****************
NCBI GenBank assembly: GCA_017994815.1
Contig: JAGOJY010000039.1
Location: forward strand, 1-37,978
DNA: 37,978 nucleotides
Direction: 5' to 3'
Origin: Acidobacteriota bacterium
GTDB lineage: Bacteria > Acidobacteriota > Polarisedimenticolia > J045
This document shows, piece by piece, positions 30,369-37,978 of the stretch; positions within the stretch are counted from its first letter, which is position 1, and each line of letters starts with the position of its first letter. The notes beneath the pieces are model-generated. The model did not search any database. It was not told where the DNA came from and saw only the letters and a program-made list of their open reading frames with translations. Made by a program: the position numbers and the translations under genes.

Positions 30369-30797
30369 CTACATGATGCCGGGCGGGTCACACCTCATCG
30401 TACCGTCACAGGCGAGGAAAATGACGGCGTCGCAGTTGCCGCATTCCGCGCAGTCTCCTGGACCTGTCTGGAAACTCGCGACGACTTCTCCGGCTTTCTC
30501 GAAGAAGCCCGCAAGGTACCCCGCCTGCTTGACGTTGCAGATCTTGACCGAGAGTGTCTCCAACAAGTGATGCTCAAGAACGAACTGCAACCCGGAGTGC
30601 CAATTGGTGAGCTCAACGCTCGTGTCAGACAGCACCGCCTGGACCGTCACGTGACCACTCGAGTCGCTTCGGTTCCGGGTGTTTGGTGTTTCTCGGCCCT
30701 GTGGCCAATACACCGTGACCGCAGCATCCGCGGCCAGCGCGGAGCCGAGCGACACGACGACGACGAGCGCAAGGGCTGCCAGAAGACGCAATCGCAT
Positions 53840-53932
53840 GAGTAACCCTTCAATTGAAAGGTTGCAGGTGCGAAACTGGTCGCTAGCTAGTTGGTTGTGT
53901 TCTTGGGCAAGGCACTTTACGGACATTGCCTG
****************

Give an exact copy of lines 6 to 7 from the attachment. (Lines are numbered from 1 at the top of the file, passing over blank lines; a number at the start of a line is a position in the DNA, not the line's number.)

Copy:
Origin: Acidobacteriota bacterium
GTDB lineage: Bacteria > Acidobacteriota > Polarisedimenticolia > J045